The power of III

Summum ius summa iniuria--More law, less justice

26 May 2011

New example of hyperinflation: Belarus

Socialism. Keynesian central planning.  Borrowing, borrowing, borrowing to pay for the government programs, until you can't pay it back, and no one will lend you more.

If you are a mundane, you go to jail, or you get your legs broken by a loan shark, or maybe both, or worse.

If you are a government, you bargain with other governments and creditors, then you devalue, and then you default.

What is happening in Belarus today is the result of sudden currency devaluation last week.  

The quantitative easing of the Federal Reserve in the United States is identical in theory and practice, but may be more incremental given the relative size and power of the United States.  

Economies are dynamic, however, and central economic planning is falling on it's face all over the world.  So what happens on a sudden abroad can also happen here: abrupt transition into a hyperinflationary environment (at least 20% generalized increase in prices per year, directly related to the money supply--the more dollars out there, the less each one is worth). 

 A Euro or Yen meltdown, or a large dumping of treasuries (such as the large US debt held by China) may trigger the dollar's collapse in value.

But here is what happens when the SHTF: 

The devaluation lifted the local price of automobile fuels as much as 24 percent, according to Belneftekhim, an industry group for the country’s oil sector. Last night, about 50 people protested the price increase in the car park of a Minsk hypermarket.

“I can’t describe how I feel without using obscenities, this is all our government’s fault,” said Sergey, a 32-year old attending the protest who works for a computer importer. “The whole world tells them, guys, you have economic problems, you should do something, and all they did was live off getting more and more loans.”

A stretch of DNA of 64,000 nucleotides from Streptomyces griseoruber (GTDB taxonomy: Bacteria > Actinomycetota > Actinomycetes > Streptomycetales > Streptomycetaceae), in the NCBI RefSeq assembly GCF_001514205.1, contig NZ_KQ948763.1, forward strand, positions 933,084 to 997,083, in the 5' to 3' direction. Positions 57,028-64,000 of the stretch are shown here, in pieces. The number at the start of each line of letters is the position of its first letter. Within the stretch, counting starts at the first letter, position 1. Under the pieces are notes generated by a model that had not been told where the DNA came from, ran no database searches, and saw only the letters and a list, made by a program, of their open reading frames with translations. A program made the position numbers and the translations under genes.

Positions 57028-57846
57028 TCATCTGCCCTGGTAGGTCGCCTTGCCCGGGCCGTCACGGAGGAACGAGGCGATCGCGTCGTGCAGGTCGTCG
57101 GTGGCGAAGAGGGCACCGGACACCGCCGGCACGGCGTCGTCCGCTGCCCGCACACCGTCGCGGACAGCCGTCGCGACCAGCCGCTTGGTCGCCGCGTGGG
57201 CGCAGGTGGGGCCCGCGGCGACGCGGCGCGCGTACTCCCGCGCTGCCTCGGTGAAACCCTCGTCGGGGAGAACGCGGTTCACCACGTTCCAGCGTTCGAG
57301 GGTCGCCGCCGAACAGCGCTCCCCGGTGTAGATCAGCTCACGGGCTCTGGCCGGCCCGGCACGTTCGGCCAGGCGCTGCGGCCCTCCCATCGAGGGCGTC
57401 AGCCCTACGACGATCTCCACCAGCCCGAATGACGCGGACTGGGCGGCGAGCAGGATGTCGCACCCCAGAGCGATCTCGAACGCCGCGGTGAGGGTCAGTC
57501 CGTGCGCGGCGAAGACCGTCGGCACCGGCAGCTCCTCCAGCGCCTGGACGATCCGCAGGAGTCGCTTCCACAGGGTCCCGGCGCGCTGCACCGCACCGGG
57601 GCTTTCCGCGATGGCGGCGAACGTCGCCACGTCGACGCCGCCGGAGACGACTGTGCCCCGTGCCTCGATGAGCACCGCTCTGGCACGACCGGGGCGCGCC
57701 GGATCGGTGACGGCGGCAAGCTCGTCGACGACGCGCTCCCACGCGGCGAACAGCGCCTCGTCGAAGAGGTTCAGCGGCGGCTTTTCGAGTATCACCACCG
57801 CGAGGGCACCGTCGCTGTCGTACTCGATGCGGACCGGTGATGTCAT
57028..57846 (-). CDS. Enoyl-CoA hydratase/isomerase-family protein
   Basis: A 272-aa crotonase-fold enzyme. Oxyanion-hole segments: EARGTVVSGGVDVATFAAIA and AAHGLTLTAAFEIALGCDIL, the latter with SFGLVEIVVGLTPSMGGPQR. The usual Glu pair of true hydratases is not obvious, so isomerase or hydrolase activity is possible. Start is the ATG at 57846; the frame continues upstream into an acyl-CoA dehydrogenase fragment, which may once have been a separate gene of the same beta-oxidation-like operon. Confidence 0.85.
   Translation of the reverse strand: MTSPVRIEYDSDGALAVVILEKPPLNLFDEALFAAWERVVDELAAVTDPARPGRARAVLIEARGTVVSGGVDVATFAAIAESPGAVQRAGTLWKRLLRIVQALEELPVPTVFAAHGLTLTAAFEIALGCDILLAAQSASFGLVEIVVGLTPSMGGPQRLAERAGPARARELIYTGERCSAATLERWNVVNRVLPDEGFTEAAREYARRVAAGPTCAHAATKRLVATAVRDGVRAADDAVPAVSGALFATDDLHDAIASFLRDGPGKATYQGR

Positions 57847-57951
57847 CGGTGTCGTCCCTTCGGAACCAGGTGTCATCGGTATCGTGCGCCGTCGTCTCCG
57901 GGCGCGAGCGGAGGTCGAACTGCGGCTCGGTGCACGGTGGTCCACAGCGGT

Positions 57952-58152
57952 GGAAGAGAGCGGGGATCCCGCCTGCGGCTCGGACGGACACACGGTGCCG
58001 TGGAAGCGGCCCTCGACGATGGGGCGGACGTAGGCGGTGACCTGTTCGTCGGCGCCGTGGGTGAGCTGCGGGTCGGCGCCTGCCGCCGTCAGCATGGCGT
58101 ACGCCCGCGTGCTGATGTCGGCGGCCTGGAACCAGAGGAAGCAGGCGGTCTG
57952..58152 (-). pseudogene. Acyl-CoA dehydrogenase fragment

The price of children’s diapers has “gone completely insane” in Minsk, said Natalia, a 24-year-old mother also queuing outside the refrigerator store. “I used to buy a pack for 69,000 rubles, now they cost 140,000,” or almost half the 343,260-ruble monthly child benefit paid by the government, she said.

“We have become paupers,” said Tatiana, a 70-year-old woman in the line who also declined to give her last name. “We have been squeezed into a corner by this devaluation.”

"Unless Belarus heeds Russia’s call for mass privatization of state assets, it is headed for “hyperinflation, massive un- and under-employment, and a shutdown of production" Moiseev concludes. Ah: "privatization" as Greece is about to learn, the lovely word that describes a fire sale of assets to one's creditors, courtesy of a "globalized" new world order.

(emphasis added)


Link to zerohedge guest post:
Welcome to hyperinflation hell: After currency devaluation, the Belarus economy implodes, sets blueprint for developed world future.

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